On the first work day of the year, there are a number of people in Pasco County who will have a major impact on public policy and the success of our communities. Here are six people to watch in 2013:
Schrader, beginning his 13th year as Pasco commissioner, will wield significant influence as the board picks a new appointed leader for county government for the first time in 31 years. As a reminder of Schrader's authority and skills of persuasion, think back five years ago to the selection of the current county attorney, Jeffrey Steinsnyder. A unanimous commission hired the dark horse candidate in 2007 over a pair of high-profile local contenders after Schrader was the only commissioner to put Steinsnyder on his short list of preferred applicants. Besides picking the overseer of the county administration, Schrader also assumes the role of the county's senior voice on water issues following the retirement of Commissioner Ann Hildebrand.
The Dade City mayor moves from ostracized city commissioner operating from the fringe to a prime role as policy setter for the city. Hernandez was the leading impetus to move a controversial reclaimed water tank project out of the Mickens-Harper neighborhood. She later advocated for the city to consider ending its own police dispatching services, a cost-saving suggestion that likely will be revisited as the Pasco Sheriff's Office studies a similar plan with county firefighters and other cities' public safety departments.
The New Port Richey Council member returned to public office in April and it became apparent that the status quo would be changing. New Port Richey is now looking for a new city manager, after the resignation of John Schneiger in the fall, and for a new vision to jump-start the stalled redevelopment of the Hacienda Hotel building. Phillips, the newest council member, is clearly one of the leaders, along with Deputy Mayor Rob Marlowe, of a board that must find a government manager to guide the city through its continued budget troubles while again trying to lure private investment in the city's downtown.
Amelia Van Name Larson
An education bureaucrat largely unknown to the public, Van Name Larson became a central figure in the 2012 school superintendent's race when she resigned as a district supervisor and her departure resonated as the kind of payback other school administrators feared for perceived political disloyalty. Van Name Larson, however, returned in December as new superintendent Kurt Browning's top assistant for student achievement. It was a significant career leap as Van Name Larson moved from the equivalent of the No. 2 administrator at a school to the No. 2 administrator for the entire district. She and Browning will be the people scrutinized when standardized test scores, school grades and other measures of student performance roll in to the district in the 2013-14 school year.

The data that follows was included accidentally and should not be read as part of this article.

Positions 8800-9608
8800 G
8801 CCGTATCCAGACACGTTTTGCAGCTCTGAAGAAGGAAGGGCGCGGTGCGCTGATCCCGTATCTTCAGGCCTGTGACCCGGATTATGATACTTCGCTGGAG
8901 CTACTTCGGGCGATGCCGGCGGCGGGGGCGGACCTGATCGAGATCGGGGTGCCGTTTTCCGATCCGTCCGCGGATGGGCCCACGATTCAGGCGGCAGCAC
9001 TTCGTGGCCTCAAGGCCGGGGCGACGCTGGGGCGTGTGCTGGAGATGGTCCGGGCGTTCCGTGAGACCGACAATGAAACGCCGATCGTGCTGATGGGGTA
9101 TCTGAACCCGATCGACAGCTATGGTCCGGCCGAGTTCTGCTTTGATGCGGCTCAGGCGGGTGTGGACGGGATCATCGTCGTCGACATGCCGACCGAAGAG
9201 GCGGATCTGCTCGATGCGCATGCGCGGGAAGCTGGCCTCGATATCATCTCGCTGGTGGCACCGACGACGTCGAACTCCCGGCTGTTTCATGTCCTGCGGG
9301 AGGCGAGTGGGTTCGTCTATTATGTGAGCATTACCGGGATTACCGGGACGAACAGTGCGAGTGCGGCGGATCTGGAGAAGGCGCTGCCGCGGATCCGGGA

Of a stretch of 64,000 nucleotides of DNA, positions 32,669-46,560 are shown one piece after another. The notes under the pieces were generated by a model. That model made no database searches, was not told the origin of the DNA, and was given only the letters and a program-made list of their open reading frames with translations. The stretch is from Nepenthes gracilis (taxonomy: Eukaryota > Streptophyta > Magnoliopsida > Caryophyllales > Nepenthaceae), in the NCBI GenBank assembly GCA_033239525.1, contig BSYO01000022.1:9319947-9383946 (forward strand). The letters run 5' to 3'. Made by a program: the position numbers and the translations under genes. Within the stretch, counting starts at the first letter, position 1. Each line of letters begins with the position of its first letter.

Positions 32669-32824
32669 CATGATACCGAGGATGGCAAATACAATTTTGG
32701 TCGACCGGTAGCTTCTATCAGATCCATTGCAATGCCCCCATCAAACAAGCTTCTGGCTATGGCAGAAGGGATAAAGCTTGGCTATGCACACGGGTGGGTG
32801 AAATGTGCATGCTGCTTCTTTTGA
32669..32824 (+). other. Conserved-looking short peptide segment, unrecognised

The president and chief executive officer of the Pasco Economic Development Council is sitting in the catbird's seat. His agency broadened its reach by landing a contract to promote New Port Richey's economic opportunities; the County Commission rewrote its development rules to encourage job growth and voters approved the Penny for Pasco sales tax extension. Beginning in 2015, that tax revenue provides Hagen and other business recruiters with a 10-year, $45 million pot for economic incentives to bring jobs to the county. It will be the role of Hagen and others to match the new resources with growing economic expectations for Pasco County.
The city of Port Richey is attempting to remake its waterfront district and the hands-on leader is City Manager Tom O'Neill. He joined the local government in late 2011 after a successful career in neighboring New Port Richey. O'Neill and the Council recently oversaw the demolition of a dilapidated mobile home park. They now are entertaining changes to outdated parking rules to accommodate proposed commercial development. O'Neill hasn't displayed an interest in empire building or the political machinations that proved to be the undoing of some of his City Hall predecessors. He spent most of his career in public works and is used to accomplishing tasks. The city is the beneficiary of that can-do attitude.